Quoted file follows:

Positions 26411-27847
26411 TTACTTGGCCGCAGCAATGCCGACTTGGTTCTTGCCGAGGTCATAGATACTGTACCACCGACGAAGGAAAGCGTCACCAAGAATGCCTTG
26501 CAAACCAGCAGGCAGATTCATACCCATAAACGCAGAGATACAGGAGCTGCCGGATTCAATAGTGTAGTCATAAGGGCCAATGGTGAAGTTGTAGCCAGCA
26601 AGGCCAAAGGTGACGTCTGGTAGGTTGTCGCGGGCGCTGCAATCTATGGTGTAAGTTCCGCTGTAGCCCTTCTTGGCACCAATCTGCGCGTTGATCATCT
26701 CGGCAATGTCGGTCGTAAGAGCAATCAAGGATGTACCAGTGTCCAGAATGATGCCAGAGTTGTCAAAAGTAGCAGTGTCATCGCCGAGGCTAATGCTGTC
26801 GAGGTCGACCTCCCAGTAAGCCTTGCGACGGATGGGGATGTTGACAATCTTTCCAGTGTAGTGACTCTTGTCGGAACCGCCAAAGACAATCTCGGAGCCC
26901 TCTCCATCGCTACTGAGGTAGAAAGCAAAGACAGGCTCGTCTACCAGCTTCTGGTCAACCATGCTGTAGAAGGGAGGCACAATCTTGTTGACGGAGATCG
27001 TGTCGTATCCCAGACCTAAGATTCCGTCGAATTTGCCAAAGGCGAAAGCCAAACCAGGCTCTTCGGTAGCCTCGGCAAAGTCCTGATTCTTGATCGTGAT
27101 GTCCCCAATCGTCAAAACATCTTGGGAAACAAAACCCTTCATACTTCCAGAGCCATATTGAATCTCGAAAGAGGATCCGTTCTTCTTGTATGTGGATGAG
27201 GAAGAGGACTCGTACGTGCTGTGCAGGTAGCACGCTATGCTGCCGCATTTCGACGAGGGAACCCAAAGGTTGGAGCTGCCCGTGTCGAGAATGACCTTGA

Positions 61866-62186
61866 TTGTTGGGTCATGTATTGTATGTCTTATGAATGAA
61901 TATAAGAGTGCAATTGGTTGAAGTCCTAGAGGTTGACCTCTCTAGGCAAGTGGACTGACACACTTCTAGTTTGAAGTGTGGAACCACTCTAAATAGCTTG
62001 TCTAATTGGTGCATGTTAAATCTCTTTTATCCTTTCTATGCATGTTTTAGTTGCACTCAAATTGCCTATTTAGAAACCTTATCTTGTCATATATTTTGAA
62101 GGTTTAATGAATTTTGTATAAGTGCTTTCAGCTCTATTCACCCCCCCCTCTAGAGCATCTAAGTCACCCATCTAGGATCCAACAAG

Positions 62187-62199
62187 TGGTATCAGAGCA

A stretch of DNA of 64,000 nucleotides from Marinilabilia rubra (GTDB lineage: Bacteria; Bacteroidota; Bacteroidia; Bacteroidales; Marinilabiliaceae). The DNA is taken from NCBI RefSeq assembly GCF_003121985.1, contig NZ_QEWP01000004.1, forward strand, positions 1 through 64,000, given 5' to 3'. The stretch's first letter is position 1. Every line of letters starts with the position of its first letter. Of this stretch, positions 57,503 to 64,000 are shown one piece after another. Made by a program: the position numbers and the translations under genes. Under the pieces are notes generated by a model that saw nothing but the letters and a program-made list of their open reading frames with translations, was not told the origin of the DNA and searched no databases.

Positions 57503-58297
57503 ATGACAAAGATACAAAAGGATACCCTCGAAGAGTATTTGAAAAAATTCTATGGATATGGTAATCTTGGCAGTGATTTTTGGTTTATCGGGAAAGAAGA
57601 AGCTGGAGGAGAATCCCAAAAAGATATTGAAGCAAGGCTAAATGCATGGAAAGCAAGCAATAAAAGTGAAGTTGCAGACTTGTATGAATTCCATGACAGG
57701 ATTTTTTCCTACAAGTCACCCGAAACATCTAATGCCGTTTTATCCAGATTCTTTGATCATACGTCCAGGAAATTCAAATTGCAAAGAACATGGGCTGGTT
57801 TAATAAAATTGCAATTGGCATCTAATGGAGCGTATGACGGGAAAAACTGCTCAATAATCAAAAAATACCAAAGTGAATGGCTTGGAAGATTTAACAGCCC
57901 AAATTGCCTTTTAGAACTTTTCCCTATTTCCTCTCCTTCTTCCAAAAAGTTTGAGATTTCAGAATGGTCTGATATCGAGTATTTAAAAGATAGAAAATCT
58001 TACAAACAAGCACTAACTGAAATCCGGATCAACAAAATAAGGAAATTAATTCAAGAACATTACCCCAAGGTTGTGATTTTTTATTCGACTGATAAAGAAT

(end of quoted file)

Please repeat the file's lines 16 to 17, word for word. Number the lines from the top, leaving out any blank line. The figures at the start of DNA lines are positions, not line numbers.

Positions 62187-62199
62187 TGGTATCAGAGCA